Exclusive “Taste of Christmas” Frankfurt walking tour
What better way to end your holiday cruise than by sampling some of the seasonal specialties of this region? Join your local expert for an exploration of Frankfurt’s culinary delicacies, including holiday treats such as bethmännchen, a marzipan- filled pastry named for a 19th-century banking family, and quetschemännchen, quirky little plum-and-nut figures that are traditionally made for the season. (They were also traditionally sent by a young man to the young lady he was interested in; if she accepted one from him, she accepted him also.) These are just a couple of the treats awaiting you as you ramble through the picturesque area around historic Römer Square, where markets have been held since the 13th-century. Tall half-timbered houses, including the old Town Hall, enclose the square, which has hosted a Christmas market since the 1390s. Now you’ll find long rows of gaily decorated stalls filled with imaginative crafts and delicious foods, one last delightful market for you to enjoy before you head home.
Wiesbaden Christmas Market
The Sternschnuppenmarkt (or “Twinkling Star”) Christmas Market in Wiesbaden is a delight for visitors young and young at heart, festively decorated and well-organized, with a colorful stage and a good mix of friendly vendors. There’s also a one-of-a-kind backdrop, the city’s grand Town Hall, State Capitol and the Market Square Church, the latter of which is beautifully illuminated.
A special Captain’s Farewell Reception and Dinner will be prepared for you this evening.

Day 8: Frankfurt (Disembark)

Disembark the ship. If your cruise package includes a group departure transfer or if you have purchased a private departure transfer, you will be transferred to the Frankfurt International Airport for your flight home.

Day 1: Frankfurt (Embark)

Arrive at Frankfurt International Airport. If your cruise package includes a group arrival transfer or if you have purchased a private arrival transfer, you will be greeted by a Uniworld representative and transferred to the ship.

Day 2: Frankfurt

Frankfurt is known as the “Mainhattan” of Europe, a financial powerhouse with soaring skyscrapers as well as traditional Old Town architecture. Experience both aspects of the city today, with time to browse the local Christmas market, one of the best on the Continent. Other options include a “Taste of Christmas” walking tour featuring all sorts of sugary and savory treats or an excursion to the Christmas market in Wiesbaden.   You’ll wake up to the pulse of one of Germany’s most flourishing cities, Frankfurt. Its cosmopolitan citizens hail from more than 200 nations, and its soaring skyscrapers are home to major European transportation and financial institutions, among them the European Central Bank.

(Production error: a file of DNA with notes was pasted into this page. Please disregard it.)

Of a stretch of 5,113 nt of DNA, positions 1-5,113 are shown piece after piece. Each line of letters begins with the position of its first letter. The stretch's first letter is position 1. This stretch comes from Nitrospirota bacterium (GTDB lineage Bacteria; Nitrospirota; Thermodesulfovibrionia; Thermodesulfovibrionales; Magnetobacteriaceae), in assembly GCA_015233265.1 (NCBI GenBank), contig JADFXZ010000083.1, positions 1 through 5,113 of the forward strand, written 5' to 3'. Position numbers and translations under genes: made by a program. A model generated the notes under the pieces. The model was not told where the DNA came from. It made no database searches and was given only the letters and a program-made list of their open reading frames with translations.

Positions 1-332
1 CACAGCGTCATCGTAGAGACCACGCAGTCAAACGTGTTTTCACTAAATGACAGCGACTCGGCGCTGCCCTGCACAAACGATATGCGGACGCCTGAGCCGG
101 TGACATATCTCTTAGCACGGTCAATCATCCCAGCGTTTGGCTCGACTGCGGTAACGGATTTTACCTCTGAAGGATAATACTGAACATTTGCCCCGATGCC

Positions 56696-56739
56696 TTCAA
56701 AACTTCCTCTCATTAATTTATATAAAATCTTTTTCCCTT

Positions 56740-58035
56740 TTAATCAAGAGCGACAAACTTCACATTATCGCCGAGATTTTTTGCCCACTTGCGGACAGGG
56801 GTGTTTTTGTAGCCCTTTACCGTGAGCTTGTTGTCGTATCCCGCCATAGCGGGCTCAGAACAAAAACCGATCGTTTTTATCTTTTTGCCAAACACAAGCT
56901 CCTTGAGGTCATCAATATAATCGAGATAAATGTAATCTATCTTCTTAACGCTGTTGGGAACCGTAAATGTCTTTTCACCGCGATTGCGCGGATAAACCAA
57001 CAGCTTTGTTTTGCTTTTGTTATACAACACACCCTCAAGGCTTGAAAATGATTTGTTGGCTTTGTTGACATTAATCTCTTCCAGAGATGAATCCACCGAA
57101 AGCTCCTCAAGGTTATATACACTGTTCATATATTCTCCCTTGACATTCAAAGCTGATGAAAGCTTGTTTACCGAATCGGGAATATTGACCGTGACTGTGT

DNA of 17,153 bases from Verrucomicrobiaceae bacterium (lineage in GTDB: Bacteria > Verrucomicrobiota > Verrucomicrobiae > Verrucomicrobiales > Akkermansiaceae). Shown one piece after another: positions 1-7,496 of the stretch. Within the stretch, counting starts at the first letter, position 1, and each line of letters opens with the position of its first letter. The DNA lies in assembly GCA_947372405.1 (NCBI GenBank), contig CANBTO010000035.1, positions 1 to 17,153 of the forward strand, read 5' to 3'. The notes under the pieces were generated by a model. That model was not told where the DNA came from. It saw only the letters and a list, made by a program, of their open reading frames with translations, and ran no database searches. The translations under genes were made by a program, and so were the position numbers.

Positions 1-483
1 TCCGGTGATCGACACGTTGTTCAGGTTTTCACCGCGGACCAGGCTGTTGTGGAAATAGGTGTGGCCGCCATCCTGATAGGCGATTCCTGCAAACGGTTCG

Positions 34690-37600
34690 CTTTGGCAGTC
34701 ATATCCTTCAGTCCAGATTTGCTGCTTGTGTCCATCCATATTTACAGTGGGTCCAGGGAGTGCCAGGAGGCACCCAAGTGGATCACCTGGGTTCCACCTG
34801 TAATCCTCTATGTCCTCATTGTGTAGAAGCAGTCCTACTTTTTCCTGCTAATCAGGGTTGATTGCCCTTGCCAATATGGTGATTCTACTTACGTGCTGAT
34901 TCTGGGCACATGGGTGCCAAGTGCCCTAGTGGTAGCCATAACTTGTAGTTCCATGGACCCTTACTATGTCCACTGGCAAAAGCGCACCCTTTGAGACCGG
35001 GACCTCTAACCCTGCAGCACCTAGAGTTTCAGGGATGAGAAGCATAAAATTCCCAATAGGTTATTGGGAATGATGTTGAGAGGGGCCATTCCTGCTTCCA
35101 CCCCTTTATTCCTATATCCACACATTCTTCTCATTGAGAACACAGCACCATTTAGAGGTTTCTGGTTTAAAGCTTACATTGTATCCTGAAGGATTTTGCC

Frankfurt walking discovery tour with Christmas Market
Dive into the energy of this sophisticated city with your guide, roaming from its historic heart, Römer Square, to its landmark skyscraper, Main Tower, where you’ll take an elevator to the 650-foot-high (198 meters) viewing platform for a panorama of the 50 skyscrapers that underline the importance of this European hub. Closer to earth, you’ll see the Römer, a complex of patrician houses originally built around 1288 that has served as Frankfurt’s City Hall for more than 600 years. From here, you’ll notice the red sandstone tower of St. Bartholomew’s Cathedral; kings were elected and emperors crowned here beginning in 1356. Then you’ll have the opportunity to explore this lovely city at your own pace. Old Town, which is resplendent with the joyous sights and sounds of Frankfurt’s Christmas Market, is a great place to start. This market is one of the largest in Germany, as well as one of the most beautiful, featuring a vintage carousel and a huge, gorgeously illuminated Christmas tree.  If you haven’t finished your Christmas shopping and you don’t see just what you’re looking for at the market, you could check out the designer shops on Goethe Street or the little boutiques on Berger Street. The treasures of the Römer are so close to the ship that you can take in the sights at your leisure before returning to the dock. If you’d like a break from holiday shopping, no fewer than 13 museums line the Main River right next to your ship, all of them worth exploring. The Städel has a splendid collection of works by painters ranging from Rubens to Baselitz.